United States Vice President Mike Pence delivered a speech on October 4 that laid out United States policy vis-à-vis China. The broad-ranging speech swept through the past and present state of U.S.-China relations. At one point, he turned his hand to modern Chinese literature to make a point, quoting one of its leading lights, Lu Xun.
In "Hot Wind", a collection of short essays and commentaries, Lu Xun wrote that "There had been two ways for the Chinese people to treat foreigners: either as brutes or as emperors. They never called them friends, or thought they were just like us." Vice President Pence used this line, adding that he hopes "Beijing will reach back with deeds, not words, and with renewed respect for America."
The quote comes from a collection of Lu Xun's works published between 1918-1924. Lu Xun was, as the vice president rightfully acknowledged, not a simple storyteller, but a great thinker whose incisive criticism of the national character of old China was based on his profound patriotism. The remark was a harsh criticism of the social atmosphere in China at a time when the country was burdened with outdated values, learning from other cultures was discouraged, and there was a lack of motivation for reform.
When the quote is taken in context, it's clear that Lu Xun was not talking about China's relationships with other countries. Rather, he was critiquing contemporary Chinese society. He saw a tendency in the Chinese intellectual class to enthusiastically discard Chinese tradition and embrace foreign ideas regardless of how suitable they were for the nation's circumstances. Then, when the new ideas so rashly introduced failed to live up to expectations, they were abandoned and the intellectual class turned its back on reform. It need not be said that Lu Xun's argument has nothing to do with China's approach to international relationships, and even less to do with its relationship with the United States.
In his speech, Vice President Pence also talked about the assistance that America provided to China in the later years of the Qing Dynasty. He said, with the tone of a benefactor, that "American missionaries… not only did they spread their faith, but these same missionaries founded some of China's first and finest universities." What he failed to mention is that the United States was a party to the Boxer Indemnity agreement, which was imposed on the weakening Qing by the invading Eight-Nation Alliance in 1900 following the domestic uprising against Western imperialism and the imposition of the Christian missionaries. The agreement cost China dearly, further weakening it and leaving it ill equipped to reform itself for the challenges that would accompany the end of the Qing Dynasty, including its legitimate need for self-defense.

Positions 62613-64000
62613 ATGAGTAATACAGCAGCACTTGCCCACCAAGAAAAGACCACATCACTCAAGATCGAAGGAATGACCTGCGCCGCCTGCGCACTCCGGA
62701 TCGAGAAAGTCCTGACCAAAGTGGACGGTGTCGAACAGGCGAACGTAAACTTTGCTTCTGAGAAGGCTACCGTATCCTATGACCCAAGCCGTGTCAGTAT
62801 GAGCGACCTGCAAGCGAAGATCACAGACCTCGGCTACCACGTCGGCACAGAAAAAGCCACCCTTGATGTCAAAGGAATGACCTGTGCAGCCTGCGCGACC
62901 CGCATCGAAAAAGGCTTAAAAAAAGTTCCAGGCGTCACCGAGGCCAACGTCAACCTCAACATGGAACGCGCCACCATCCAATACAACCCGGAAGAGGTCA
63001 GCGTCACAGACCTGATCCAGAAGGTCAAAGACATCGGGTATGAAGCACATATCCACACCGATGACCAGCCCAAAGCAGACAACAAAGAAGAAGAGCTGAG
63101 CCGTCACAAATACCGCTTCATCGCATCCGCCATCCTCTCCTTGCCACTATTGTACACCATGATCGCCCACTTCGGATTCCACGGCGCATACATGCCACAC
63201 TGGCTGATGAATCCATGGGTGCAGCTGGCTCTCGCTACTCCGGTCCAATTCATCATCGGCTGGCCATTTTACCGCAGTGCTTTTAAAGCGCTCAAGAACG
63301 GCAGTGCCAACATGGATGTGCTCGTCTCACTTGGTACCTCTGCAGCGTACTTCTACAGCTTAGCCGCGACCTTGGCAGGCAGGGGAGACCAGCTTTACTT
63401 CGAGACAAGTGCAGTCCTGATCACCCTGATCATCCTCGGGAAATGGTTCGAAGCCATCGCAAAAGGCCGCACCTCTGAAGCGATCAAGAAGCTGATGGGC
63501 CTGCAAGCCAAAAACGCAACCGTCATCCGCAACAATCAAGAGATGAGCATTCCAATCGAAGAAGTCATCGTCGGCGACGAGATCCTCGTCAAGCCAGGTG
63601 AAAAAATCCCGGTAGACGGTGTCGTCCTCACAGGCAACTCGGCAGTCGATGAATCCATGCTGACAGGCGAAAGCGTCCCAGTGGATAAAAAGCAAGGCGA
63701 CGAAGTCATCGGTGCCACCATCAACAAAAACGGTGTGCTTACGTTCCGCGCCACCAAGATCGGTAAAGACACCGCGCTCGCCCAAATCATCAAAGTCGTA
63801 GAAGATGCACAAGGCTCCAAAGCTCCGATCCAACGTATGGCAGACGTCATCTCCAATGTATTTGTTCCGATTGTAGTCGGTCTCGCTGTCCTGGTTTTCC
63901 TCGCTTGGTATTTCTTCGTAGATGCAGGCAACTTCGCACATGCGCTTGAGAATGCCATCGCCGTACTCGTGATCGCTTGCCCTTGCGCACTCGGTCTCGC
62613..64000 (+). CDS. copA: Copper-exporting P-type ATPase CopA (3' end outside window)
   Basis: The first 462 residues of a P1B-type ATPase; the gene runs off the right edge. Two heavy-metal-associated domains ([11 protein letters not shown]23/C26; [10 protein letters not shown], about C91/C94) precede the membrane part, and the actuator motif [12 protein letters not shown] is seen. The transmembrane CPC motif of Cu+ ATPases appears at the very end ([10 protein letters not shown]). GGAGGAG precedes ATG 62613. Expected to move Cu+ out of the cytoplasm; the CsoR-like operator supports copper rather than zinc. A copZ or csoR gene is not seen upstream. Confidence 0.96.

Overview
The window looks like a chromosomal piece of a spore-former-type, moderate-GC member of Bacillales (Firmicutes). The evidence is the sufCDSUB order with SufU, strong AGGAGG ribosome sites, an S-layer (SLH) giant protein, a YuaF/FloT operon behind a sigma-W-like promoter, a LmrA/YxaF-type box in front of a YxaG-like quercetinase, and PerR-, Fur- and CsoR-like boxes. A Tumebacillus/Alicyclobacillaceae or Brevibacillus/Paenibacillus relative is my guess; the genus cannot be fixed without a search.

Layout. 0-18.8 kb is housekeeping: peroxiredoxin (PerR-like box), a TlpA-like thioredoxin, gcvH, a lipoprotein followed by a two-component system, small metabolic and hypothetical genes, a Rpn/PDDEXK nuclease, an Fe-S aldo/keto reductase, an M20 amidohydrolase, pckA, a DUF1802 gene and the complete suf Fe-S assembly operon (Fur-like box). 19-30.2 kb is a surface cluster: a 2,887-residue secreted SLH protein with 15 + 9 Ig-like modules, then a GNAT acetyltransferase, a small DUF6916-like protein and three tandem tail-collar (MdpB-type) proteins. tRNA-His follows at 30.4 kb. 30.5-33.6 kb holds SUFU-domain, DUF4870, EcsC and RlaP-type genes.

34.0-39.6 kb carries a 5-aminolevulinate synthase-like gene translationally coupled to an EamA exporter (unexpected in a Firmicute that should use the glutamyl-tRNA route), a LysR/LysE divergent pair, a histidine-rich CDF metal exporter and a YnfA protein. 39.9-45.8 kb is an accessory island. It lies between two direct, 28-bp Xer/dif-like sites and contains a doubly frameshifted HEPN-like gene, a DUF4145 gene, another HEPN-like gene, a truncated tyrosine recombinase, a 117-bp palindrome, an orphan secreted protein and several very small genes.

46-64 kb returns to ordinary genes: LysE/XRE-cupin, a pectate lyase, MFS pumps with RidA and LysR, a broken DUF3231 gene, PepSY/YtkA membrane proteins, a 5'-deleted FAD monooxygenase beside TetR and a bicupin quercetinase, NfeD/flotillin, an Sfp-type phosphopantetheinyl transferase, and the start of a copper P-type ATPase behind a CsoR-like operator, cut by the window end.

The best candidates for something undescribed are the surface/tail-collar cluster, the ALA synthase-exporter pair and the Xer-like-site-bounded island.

Looking forward to China's contemporary military modernization, the vice president criticized the growth of China's strength. But in the same breath, he praised his own administration's military expansionism, saying "We've been making the strongest military in the history of the world stronger still. Earlier this year, our president signed into law the largest increase in our national defense since the days of Ronald Reagan". This includes, he added proudly, modernizing America's nuclear weapons arsenal.
But perhaps the grossest mischaracterization of China's history was made using not his own words, but those of President Trump, whom he quoted: "'We rebuilt China' over the last 25 years." This year marks the 40th anniversary of China's policy of reform and opening up, which has turned the country into the home of the world's second-largest economy, allowed it to develop into an unmatched manufacturing powerhouse, and raised 700 million people out of poverty. "Much of this success," the vice president said, "was driven by American investment in China." The idea that the Americans came to China and saved it, like the missionaries claimed to be doing all those years ago, is a nonsense. Hard work, determination, and a willingness to experiment is what brought China economic success. The result has been that for nearly two decades, China has contributed almost 30 percent of the world's economic growth, and helped the world to recover after 2008 when the global economy almost collapsed as a result of the crisis in the American economy.
China's government is striving to meet the aspirations of its people for a better life. To do so, it must base its policies on China's own national conditions and follow its own path. This is the message that Lu Xun was making when he penned the line that Mike Pence mangled during his speech. And it's a message as valuable today as it was when it was written all those years ago.